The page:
Haken – Virus


Haken produced the best metal album of 2018. They opened for Devin Townsend on his Empath Tour. Guitarists, Richard Henshall and Charlie Griffiths, are two of the best musicians in the industry. Mike Portnoy of Dream Theater proclaimed them ‘this generation’s greatest prog-metal group.’ After less than two years, they’re back with a sequel to the epic Vector record that blew people’s minds. It took Tool thirteen years to release Fear Innoculum, yet it seems these Londoners can reach this standard with minimum exertion. You should have one question on your lips: have they matched or exceeded expectations this time around?

The first observation is Haken’s evolution into a full-on metal band with brutal down-tuned riffs and bass-heavy rhythms. The last three albums from 2012’s The Mountain to 2018’s Vector follow a trajectory of increasing the heavy content but always holding back from a Master of Puppets realm of metallic glory. Well, they’ve now crossed that precipice and ramped up the Meshuggah riffage to maximum amp settings. Lead single and opener, ‘Prosthetic’, is as metal as it gets with an impressive arsenal of chugging guitars underpinning the trademark synth arpeggiator and off-kilter time signatures. Vocalist, Ross Jennings, delivers a darker and more menacing snarl than we’re used to yet unleashes a chorus that will stick in your head after one listen. More of the same follows on ‘Invasion’, with the soaring seven-string axes imitating a cluster of B52 missiles smashing into the Indian ocean. Djent-djent-gee. Djent-gee. Djent-djent-gee. You didn’t expect it in 4/4 timing, did you?

Like all bands at the top of their game, Haken strike a balance between keeping the die-hards happy and breaking new ground. Nowhere is this more evident than on ‘Carousel’, which will satiate the appetite of those hoping for a track as epic as ‘The Architect’ from their magnificent 2016 album, Affinity. You’ll hear shades of Daniel Johns from Silverchair (remember them?) at the beginning and marvel how they take us through a crushing tour de force of Tool, Fear Factory and Gojira. Yet underneath the metallic crunch are the subtle polyrhythms, Depeche Mode synth patterns and tempo changes that keep you guessing. Most singers would retreat into the background in awe, but Jennings widens his shoulders, puffs out his chest and takes to the mic stand with a stridency missing on previous albums. Haken never forget the essential ingredient of epic prog-metal – song-writing ability. They pass the test if we measure them by the memorable moments in the latest Caligula’s Horse record.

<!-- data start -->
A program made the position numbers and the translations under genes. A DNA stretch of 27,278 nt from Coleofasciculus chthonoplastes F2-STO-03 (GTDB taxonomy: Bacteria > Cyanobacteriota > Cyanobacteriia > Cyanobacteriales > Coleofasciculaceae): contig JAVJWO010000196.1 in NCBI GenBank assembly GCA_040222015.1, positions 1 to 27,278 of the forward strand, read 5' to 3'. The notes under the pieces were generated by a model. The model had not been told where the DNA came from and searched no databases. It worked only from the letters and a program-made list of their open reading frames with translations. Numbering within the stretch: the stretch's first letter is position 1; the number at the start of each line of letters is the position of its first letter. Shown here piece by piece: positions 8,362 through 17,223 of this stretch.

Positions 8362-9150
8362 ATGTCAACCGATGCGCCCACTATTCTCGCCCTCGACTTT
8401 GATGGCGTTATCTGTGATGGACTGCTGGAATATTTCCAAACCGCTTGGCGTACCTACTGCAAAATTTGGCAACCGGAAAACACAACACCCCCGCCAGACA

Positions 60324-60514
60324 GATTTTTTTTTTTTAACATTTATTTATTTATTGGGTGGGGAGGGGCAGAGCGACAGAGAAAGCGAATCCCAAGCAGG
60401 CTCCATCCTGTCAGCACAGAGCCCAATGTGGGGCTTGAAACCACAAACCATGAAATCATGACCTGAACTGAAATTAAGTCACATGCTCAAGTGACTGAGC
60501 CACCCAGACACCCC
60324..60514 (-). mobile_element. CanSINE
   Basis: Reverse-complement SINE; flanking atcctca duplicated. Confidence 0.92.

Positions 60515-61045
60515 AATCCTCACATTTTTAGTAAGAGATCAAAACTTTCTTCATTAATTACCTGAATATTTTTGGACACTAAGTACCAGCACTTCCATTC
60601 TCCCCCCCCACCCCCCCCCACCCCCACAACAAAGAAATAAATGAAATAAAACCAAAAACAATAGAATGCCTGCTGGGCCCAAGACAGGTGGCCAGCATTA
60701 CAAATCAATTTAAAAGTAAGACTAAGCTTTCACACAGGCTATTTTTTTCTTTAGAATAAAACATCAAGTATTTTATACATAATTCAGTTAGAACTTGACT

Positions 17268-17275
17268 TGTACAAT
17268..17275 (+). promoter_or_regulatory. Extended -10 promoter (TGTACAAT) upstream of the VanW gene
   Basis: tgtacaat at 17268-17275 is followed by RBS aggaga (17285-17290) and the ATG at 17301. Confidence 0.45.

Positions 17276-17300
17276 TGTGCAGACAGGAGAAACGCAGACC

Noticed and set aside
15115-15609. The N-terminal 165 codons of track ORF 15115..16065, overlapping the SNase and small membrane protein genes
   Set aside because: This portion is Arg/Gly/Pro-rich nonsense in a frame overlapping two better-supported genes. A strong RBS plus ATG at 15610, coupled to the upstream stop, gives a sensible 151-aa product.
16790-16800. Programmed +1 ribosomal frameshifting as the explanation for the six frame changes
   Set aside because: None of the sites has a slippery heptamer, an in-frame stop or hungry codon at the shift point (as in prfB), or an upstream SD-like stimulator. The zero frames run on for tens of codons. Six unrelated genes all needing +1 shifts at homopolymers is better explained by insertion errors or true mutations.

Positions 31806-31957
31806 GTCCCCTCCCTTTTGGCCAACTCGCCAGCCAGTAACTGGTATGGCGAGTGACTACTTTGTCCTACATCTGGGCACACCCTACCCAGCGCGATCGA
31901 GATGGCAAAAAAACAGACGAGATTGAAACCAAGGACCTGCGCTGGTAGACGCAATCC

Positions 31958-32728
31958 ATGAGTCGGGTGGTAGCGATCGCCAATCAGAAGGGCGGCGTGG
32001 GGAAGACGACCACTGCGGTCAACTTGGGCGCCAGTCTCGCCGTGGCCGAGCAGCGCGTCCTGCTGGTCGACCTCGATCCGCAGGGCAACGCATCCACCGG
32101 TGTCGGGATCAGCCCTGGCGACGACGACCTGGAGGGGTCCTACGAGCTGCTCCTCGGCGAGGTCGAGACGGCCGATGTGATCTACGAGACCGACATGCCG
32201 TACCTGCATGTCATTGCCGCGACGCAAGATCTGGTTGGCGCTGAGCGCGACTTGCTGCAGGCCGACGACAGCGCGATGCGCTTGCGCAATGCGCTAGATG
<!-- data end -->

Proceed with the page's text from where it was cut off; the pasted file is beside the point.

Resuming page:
Which leads us to the second half of the album and the masterpiece, ‘Messiah Complex’, parts I to V. This is an album within an album, much like ‘Singularity’ on Devin Townsend’s Empath. And if they prove their credentials for writing economical hooks in the first half, they go all out technical wizardry on the reverse side. This is mind-boggling virtuosity on a par with Between The Buried And Me, Periphery and, of course, Dream Theater. And it’s heavy. My god, is it heavy?! Fans will enjoy identifying new incarnations of Vector songs that pop up in various guises throughout ‘A Glutton for Punishment’ and ‘The Sect’ and will salivate when they hear them work in a new interpretation of ‘Cockroach King’ in the epic, ‘Ectobius Rex’. Self-referential, yes, but indulgent? Not at all.

It’s impossible to find anything wrong with this record. We might lament that the music warrants an occasional foray into harsher vocals to match the monumental riffs and pounding drums. It’s true also that prog-metal has the best singers in the world in any genre. Compared to Spencer Sotelo (Periphery), Daniel Tompkins (Tesseract) and Einar Solberg (Leprous), Ross Jennings falls short but so do ninety-nine percent of all other vocalists. Only a fool would hold that against him.

Looking ahead to the future is what prog-metal does best and Haken remind us that Tool’s pedestal is not insurmountable. You’ll listen to this record as if searching for the secret to the meaning of life and will memorise every note after three spins. There is no doubt Virus is an instant classic and sets a new benchmark in musicianship. Any band that puts out a better effort in 2020 will win album of the year. Over to you, Tesseract

JVB


Verdict


Release Date: 24/07/2029

Record Label: InsideOut Music

Standout tracks: Prosthetic, Carousel, Messiah Complex IV: The Sect

Suggested Further Listening: Tesseract – Altered State (2014), Tool – Lateralus (2001), Periphery – Periphery IV: Hail Stan (2019)